Fort Worth Chamber
2009 Small Business of the Year Award winners outperform economy
Today’s difficult economy sets a high bar for entrepreneurs, but winners of the Fort Worth Chamber of Commerce’s 2009 Small Business of the Year Award have met that challenge.
They and their categories are Arcos computer systems integration and Web site design (emerging, operating less than three years); Designs for Living (1-10 employees) custom homes and remodeling; Innovative Developers, Inc. real estate development and construction (11-50 employees); and Reata Restaurant, Texas cuisine and catering (51-150 employees).
Presented by American National Bank of Texas, the Small Business of the Year award recognizes business growth and performance, sound business strategies and practices, business challenges, unique and innovative approaches, and community involvement and contribution.
Judges selected 11 finalists, all of whom discussed their practices in on-air interviews with Shivaun Palmer during January and February on Biz Radio 1110 AM. Winners were announced Feb. 12 at Mayor Mike Moncrief’s State of the City luncheon at the Fort Worth Convention Center.
Arcos (Greek for “leader”) specializes in helping businesses utilize Internet marketing, President and CEO Jason Smith, III, said.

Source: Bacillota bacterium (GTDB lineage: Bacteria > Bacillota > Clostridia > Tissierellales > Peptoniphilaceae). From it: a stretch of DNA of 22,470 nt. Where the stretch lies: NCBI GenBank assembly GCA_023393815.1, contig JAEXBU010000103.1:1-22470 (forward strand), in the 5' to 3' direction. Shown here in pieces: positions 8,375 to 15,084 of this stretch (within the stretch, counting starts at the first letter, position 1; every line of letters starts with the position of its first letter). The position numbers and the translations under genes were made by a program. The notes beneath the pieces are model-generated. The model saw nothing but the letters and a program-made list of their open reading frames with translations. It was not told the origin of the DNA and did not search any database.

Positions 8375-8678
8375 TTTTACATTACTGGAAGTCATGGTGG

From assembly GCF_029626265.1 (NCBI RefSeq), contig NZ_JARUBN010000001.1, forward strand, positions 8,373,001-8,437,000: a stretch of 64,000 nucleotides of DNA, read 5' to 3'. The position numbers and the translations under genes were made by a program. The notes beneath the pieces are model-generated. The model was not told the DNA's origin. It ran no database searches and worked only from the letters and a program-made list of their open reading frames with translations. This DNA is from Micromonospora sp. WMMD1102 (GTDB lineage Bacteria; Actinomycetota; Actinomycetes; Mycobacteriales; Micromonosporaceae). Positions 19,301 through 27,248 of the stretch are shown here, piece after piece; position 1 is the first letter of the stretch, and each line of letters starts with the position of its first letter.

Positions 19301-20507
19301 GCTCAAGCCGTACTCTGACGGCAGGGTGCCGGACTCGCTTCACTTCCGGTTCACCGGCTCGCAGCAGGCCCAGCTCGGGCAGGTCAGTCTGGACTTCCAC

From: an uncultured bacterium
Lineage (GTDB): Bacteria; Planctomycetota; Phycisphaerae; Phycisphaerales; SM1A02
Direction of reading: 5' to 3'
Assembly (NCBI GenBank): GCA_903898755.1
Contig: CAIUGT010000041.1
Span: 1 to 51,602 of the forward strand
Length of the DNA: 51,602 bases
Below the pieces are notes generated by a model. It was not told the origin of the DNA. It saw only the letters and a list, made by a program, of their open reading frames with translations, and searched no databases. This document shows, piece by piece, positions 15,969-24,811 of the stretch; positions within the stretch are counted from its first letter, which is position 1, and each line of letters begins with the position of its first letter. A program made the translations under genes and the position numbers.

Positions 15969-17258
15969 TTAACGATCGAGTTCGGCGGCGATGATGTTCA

One aspect involves demystifying social media for clients, Smith told Biz Radio. The fundamentals are the same as in personal networking, he said. “You build relationships, you look for opportunities to share business, you look for ways that you can work together.”
Design for Living specializes in custom remodeling and new-home construction, drawing on skills from master craftsmen and project managers.
Owner David C. Goodroe told Palmer of a building inspector’s reaction to Design for Living work: “You’re the most honest builder I know.” Goodroe added: “From what I’m hearing, we should be in a recession, but … we’re busier than ever.”
Glen Hahn, IDI president and CEO, and colleagues Nina Petty and Mark Presswood gave Palmer insights into their detailed approach to providing planning, site selection, design, financing, construction and management of real estate projects.
“Our processes and methodologies allow us to through every step to make sure clients are taken care of and there are no ‘gotchas,’” Presswood said.
Al Micallef, owner of the Reata restaurant and catering operation, offers Texas cuisine that draws on native and immigrant-influenced flavors, all served in a four-level downtown restaurant that features two levels of roof dining above Sundance Square.
Keys to success, Al’s son Mike told Palmer, revolve around a unique Western-themed product, “an organization that has a can-do attitude,” seven chefs and great employees. Reata’s recently published cookbook, Mike said, aims “to help brand Reata around the world.”